While my WebLog started for me in 1998 as a pass-along activity ("this is cool", "this is insanely stupid"), it became more of a combination of "active reading" (selecting pullquotes is the equivalent of highliting, which I do obsessively) and "making sense of the world"...

But blogging seems a poor medium for directed activity.
... I knew that I couldn't continue writing in 2 tools at the same time without going nuts, so I put more time into figuring out how I'd like to put blog items into wiki, and how I'd like to present them, while creating "standard" wiki pages at the same time (ThinkingSpace).
I was able to come up with a model requiring minimal programming changes (e.g. a hack). So a few weeks ago I started doing my blogging in wiki, and am a much happier camper. Sometimes blog events refer to an ongoing interest in a wiki page, other times blog "events" trigger a brand new wiki node. In either case a wiki node can lead me back easily to all the blog bits that refer to it (via BackLinks). I'm not making much more sense yet, but I feel like I'm getting the scaffolding in place.

Writers on the Information Architect's Wiki (http://www.iawiki.net/IAwikiBlog/Discussion) are thinking about "Integrating a web-log system into a wiki page environment." This consideration by VictorLombardi opens up the distinctions -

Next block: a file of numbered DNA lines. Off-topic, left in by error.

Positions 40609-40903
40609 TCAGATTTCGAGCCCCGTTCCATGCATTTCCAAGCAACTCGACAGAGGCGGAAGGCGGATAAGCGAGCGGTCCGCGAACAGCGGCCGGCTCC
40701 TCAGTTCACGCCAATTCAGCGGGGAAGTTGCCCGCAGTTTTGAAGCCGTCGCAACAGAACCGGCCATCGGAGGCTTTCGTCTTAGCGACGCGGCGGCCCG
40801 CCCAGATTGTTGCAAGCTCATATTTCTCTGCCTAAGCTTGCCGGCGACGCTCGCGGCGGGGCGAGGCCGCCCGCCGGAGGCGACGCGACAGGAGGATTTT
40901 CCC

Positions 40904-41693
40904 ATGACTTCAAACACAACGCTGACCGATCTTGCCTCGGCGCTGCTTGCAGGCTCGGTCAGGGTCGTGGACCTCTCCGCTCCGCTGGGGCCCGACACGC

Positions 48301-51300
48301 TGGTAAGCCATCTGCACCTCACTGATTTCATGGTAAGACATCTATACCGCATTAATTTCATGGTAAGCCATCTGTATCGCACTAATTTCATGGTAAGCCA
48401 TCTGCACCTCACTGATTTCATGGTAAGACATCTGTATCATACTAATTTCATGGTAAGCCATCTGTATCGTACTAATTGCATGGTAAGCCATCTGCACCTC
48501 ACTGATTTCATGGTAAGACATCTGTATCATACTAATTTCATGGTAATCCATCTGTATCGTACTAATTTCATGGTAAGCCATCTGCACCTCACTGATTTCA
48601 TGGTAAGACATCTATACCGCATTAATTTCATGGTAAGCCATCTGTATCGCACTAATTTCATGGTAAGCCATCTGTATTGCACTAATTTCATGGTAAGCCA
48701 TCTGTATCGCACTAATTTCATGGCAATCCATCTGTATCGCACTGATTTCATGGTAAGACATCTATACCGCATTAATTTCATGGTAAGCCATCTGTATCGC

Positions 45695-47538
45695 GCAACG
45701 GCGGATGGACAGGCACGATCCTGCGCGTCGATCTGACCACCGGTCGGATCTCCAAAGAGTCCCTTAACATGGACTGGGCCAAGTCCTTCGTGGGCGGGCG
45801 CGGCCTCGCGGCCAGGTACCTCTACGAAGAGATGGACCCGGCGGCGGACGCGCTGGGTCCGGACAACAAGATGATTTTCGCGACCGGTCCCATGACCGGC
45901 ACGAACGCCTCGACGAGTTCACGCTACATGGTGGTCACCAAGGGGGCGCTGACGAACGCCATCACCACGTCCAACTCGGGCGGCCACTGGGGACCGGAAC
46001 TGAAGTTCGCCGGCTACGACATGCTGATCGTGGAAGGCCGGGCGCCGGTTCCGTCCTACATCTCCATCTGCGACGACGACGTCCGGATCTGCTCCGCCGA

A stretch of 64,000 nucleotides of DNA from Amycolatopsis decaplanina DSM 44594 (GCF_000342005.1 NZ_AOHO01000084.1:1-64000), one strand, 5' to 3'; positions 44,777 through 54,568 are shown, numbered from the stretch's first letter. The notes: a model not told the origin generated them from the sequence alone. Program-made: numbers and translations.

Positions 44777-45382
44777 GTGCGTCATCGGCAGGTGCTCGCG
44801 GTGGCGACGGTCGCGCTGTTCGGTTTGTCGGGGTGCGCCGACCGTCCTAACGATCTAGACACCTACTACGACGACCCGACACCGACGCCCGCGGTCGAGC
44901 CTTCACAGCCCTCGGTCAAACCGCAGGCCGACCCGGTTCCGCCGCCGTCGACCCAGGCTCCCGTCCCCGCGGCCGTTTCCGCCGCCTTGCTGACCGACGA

I have this gut feeling that the traditional most-recent-first blog and the wiki actually serve two different needs on the part of the author (related to the above mentioned 'wiki-side integration:'), and we might need to keep them in mind when constructing an IAwikiBlog.

I would re-cast points 2 and 4: the reader of a wiki is actively engaged when she can become the writer, which makes the wiki a potential dialogue. Point 3 - the blog is speech, the wiki is text - points up a significant difference that comes of the easy recursiveness of composing on a wiki.

[Decafbad http://www.decafbad.com/twiki/bin/view/Main/WeblogWithWiki] seeks to fuse blog and wiki as a way of fusing short-term and long-term ideas: reiforcing the idea of the epistemic differences between the two forms.
Why? For me, it seems a great and simple way to try to capture short term and long term thoughts, and to facilitate the links between them. (
What do others see in it? See: MeatBall:WikiLog) If it works effectively, I should be able to pull my weblog writings in the moment into longterm topics, and refer to longterm work in weblog entries, all with a minimum of effort. In fact, it would be best if this system could surprise me, by making unexpected links or by reminding me of long forgotten thoughts.

(See also the [http://www.decafbad.com/twiki/bin/view/Main/WeblogWithWikiDiscussion discussion] [http://www.decafbad.com decafbad].

Mark Bernstein posts a consideration of blog-wiki fusion - with a nod to Tinderbox (which is more wiki than blog) http://markBernstein.org/Jan0201.html#note_4409